• Vice President Dick Cheney told National Public Radio last January 22: "We've discovered since [Iraq's liberation] documents indicating that a guy named Abdul Rahman Yasin, who was a part of the team that attacked the World Trade Center in '93, when he arrived back in Iraq was put on the payroll and provided a house, safe harbor and sanctuary."
• excavated on Tuesday a January 23, 1999, Washington Post article in which Clarke defended the Clinton administration's August 20, 1998, cruise-missile strike on the El Shifa pharmaceutical plant in Khartoum, Sudan. That mission avenged al Qaeda's demolition of U.S. embassies in Kenya and Tanzania that August 7, which killed 224 individuals and injured more than 5,000. The Post quoted Clarke as "sure" that Iraqi experts there produced a powdered VX nerve gas component. According to the Post, Clarke "said that intelligence exists linking bin Laden to El Shifa's current and past operators, the Iraqi nerve gas experts and the National Islamic Front in Sudan."
• Meanwhile, Palestinian terrorist Abu Abbas made news March 9 by dying of natural causes in U.S. military custody in Iraq. Green Berets captured him last April 14 in Baghdad, where he had lived under Hussein's protection since 2000. After masterminding the 1985 Achille Lauro cruise ship hijacking, in which U.S. retiree Leon Klinghoffer was murdered, Abbas slipped Italian custody. How? 'Abu Abbas was the holder of an Iraqi diplomatic passport,' Italy's then-premiere Bettino Craxi announced then. So, Rome let him split for Yugoslavia, and beyond.
• Speaking of diplomacy, the Philippine government booted the second secretary at Iraq's Manila embassy, Hisham al Hussein, on February 13, 2003, after discovering that the same mobile phone that reached his number on October 3, 2002, six days later rang another cell phone strapped to a bomb at the San Roque Elementary School in Zamboanga. While that device failed, another exploded one day earlier in Zamboanga, wounding 23 and killing three, including U.S. Special Forces Sergeant First Class Mark Wayne Jackson. That mobile phone also registered calls to Abu Madja and Hamsiraji Ali, leaders of Abu Sayyaf, al Qaeda's Philippine branch. It was launched in the late 1980s by the late Abdurajak Janjalani, with the help of Jamal Mohammad Khalifa, Osama bin Laden's brother-in-law.
• As the Washington Times's Marc Lerner reported on March 3, 2003, Hamsiraji Ali, an Abu Sayyaf commander on the southern island of Basilan, bragged that his group received almost $20,000 annually from Iraqis close to Saddam Hussein.
"It's so we would have something to spend on chemicals for bomb-making and for the movement of our people," Sali explained.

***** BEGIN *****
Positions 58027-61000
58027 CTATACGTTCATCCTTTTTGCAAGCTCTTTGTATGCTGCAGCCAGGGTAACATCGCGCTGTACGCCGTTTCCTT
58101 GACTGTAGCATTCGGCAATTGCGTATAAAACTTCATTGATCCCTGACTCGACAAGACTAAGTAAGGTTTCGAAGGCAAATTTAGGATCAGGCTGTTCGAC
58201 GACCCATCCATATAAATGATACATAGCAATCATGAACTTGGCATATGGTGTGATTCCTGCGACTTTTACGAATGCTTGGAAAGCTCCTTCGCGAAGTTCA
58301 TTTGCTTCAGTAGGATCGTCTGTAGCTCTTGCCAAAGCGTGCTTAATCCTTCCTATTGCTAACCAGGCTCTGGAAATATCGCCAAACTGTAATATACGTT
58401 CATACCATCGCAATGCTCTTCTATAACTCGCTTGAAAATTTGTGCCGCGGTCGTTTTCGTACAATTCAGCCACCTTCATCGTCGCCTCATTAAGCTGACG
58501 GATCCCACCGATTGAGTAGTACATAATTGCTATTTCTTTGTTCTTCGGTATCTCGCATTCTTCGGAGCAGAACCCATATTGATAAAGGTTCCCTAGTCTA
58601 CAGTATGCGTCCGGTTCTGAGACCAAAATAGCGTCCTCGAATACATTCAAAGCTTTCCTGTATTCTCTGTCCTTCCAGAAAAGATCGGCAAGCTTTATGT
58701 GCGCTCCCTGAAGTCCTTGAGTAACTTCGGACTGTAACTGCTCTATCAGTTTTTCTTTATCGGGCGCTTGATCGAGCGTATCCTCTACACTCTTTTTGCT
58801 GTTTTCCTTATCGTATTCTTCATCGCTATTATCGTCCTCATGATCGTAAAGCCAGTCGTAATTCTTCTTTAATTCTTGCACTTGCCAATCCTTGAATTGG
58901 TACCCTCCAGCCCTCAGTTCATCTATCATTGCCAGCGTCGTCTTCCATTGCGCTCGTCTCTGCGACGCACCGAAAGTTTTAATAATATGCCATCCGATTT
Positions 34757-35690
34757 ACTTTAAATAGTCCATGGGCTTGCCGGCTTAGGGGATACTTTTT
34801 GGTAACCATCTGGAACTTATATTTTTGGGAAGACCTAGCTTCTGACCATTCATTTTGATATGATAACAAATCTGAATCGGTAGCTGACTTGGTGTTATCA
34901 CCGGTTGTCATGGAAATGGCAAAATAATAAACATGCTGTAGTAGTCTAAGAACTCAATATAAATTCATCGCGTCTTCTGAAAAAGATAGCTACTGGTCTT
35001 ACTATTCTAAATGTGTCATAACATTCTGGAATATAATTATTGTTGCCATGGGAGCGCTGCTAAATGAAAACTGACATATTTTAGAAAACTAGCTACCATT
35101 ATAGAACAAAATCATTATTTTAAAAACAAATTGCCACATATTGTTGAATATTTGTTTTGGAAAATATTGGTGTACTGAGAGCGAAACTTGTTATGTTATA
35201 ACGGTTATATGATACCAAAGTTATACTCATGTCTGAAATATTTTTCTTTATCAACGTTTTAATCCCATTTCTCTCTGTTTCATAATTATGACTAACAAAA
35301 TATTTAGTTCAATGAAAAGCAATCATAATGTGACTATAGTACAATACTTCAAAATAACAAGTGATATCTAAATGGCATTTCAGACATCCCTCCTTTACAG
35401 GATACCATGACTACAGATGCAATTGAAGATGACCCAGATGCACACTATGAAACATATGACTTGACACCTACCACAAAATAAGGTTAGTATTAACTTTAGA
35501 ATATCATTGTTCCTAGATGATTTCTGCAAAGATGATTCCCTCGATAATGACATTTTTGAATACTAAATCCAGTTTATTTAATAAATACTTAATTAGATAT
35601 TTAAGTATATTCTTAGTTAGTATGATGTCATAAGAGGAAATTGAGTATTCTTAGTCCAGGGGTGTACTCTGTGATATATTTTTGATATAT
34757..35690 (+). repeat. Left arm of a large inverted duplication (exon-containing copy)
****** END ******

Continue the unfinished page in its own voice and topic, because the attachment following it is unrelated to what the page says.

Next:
• Iraqi diplomat Muwafak al-Ani also was expelled from the Philippines, the Christian Science Monitor's Dan Murphy reported February 26, 2003. In 1991, an Iraqi embassy car took two terrorists near America's Thomas Jefferson Cultural Center in Manila. As they hid a bomb there, it exploded, killing one fanatic. Al-Ani's business card was found in the survivor's pocket, triggering al-Ani's ouster.
• Washington Times Pentagon correspondents Bill Gertz and Rowan Scarborough reported March 19 on a 20-page, Arabic-language document from the Iraqi Intelligence Service. Stamped "top secret," it lists IIS "collaborators," among them, "the Saudi Osama bin Laden." It says he is a "Saudi businessman and is in charge of the Saudi opposition in Afghanistan...And he is in good relationship with our section in Syria." Signed "Jabar," the 1993 record seemed authentic to an American official who reviewed it.
• "Since Operation Enduring Freedom, we have solid evidence of the presence in Iraq of al-Qa'ida members, including some that have been in Baghdad," CIA Director George Tenet concluded in an October 7, 2002 letter to the Senate Intelligence Committee. "Iraq's increasing support to extremist Palestinians, coupled with growing indications of a relationship with al-Qa'ida, suggest that Baghdad's links with terrorists will increase, even absent US military action."
Secret bunkers held chemical weapons, says Iraqi exile
A scientist describes Saddam's weapons and stealth technology programs, reports Russell Skelton.
• A former Iraqi intelligence officer has disclosed new information about Saddam Hussein's ties to the al-Qaida-related terrorist group Ansar al Islam. The Iraqi intelligence agent said he served as coordinator between the Iraqi Special Security Department and the hardline Kurdish fundamentalist groups, including Ansar al Islam. Arabic press reports identified the officer as Haydar al Shammari, who used the pseudonym Abd al Rahman al-Shammari. Shammari said that Ansar "was originally set up as a branch of al-Qaida organization in Kurdistan and had strong ties with Iraqi intelligence that exerted great efforts to bring the extremist Islamic elements in Kurdistan together and make them form a new organization in the name of Jund-al-Islam that later turned into Ansar al-Islam." Iraqi intelligence opened several training camps for Ansar members to learn how to use explosives, conduct kidnappings and carry out suicide bombing attacks, according to the former officer. Shammari said he was the liaison between Iraqi intelligence and the group. The official who was his superior for the ties was identified as Col. Sadun al-Ani, who also was known as Abu Wail. Shammari revealed he met frequently with Arabs from Afghanistan who crossed into Iraq from Jordan and Syria. The Arab Afghans included "a number of the best experts in explosives and booby-trapped vehicles and also in making chemical weapons," he said. The former regime also set up several camps near Baghdad for the Arab Afghans to conduct training.